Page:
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Investigators from the University of Bristol evaluated vitamin D levels and prostate cancer risk and determined that the risk of developing the disease does not appear to depend on a man’s levels of this nutrient. The authors presented their findings in the Journal of Cancer Causes and Control.
To arrive at this conclusion, Rebecca Gilbert of Bristol’s School of Social and Community Medicine, and her colleagues searched more than 24,000 papers and reviewed and analyzed the literature regarding associations between intake and concentrations of vitamin D and the risk of prostate cancer. A total of 25 papers were included in the final meta-analysis. This undertaking was the largest and most current exploration of the available data on vitamin D and prostate cancer.
According to Gilbert, until now, evidence supporting a role of vitamin D in prostate cancer has been “mixed,” and “this new review shows that higher or lower levels of vitamin D don’t mean men are more or less likely to develop the disease.”
Among some of the previous mixed evidence concerning the role of vitamin D in prostate cancer is a study reported in 2004, in which researchers noted that a vitamin D deficiency appeared to increase the risk of developing prostate cancer. (Lou 2004) In a 2009 study, scientists found that men who had prostate cancer were more likely to have low levels of vitamin D when compared with men who were disease-free. (Trump 2009) Yet a review by the International Agency for Research on Cancer has reported there is no evidence that low levels of vitamin D will increase a man’s risk of prostate cancer.
Although the new study reports there is “little evidence to support a major role of vitamin D in preventing prostate cancer or its progression,” it is still important for men to maintain adequate levels of vitamin D for both prostate and overall health. Indeed, numerous studies indicate that vitamin D has a significant role in BPH and prostatitis. At least one study reports that low levels of vitamin D are associated with a greater risk of BPH, while another recent study noted that vitamin D’s anti-inflammatory properties may be helpful in both BPH and prostatitis. (Galic 2008; Fibbi 2010)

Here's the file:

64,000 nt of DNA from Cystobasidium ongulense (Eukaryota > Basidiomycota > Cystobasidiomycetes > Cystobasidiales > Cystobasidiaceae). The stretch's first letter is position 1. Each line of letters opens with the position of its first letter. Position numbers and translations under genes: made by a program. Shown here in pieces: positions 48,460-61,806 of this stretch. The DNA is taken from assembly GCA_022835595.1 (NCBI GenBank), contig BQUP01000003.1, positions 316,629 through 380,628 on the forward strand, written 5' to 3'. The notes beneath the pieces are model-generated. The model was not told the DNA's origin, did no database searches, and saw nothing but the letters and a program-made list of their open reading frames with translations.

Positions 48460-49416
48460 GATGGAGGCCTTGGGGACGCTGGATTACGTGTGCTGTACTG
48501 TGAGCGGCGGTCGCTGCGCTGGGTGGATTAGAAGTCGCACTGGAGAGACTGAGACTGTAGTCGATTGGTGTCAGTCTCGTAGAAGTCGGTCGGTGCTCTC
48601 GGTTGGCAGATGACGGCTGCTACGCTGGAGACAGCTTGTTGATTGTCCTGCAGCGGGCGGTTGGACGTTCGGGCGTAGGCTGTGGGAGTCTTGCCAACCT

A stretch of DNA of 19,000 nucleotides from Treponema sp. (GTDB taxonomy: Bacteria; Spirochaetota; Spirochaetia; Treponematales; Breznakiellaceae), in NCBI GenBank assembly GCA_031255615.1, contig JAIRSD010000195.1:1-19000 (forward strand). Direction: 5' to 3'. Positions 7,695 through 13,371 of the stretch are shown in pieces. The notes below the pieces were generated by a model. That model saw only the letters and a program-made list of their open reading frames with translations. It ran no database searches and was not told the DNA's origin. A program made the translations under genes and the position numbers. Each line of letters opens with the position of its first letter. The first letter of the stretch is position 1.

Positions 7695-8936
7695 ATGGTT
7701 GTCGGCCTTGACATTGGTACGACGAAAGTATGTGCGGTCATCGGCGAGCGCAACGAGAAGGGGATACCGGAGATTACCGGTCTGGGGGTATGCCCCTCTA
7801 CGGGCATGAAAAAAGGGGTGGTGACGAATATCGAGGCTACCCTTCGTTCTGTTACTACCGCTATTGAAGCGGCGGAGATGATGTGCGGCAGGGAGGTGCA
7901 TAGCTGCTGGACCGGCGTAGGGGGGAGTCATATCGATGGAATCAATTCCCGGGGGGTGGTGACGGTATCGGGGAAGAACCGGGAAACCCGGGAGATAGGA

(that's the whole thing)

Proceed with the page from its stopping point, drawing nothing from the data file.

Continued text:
Read more in our Prostate Cancer Health Center.
Fibbi B et al. Chronic inflammation in the pathogenesis of benign prostatic hyperplasia. International Journal of Andrology 2010 Jun 1; 33(3): 475-88
Galic J, Simunovic D. Prostate disease prevalence with epidemiological and hormonal analysis in randomly selected male population in Crotia. Coll Anthropol 2008; 32(4):1195-1202.
Gilbert R et al. Associations of circulating and dietary vitamin D with prostate cancer risk: a systematic review and dose-response meta-analysis. Cancer Causes and Control 2011 Mar; 22(3): 319-40
Lou YR et al. The role of vitamin D3 metabolism in prostate cancer. J Steroid Biochem Mol Biol 2004; 92(4):317-25.
Trump DL et al. Vitamin D deficiency and insufficiency among patients with prostate cancer. BJU International 2009 Apr 4.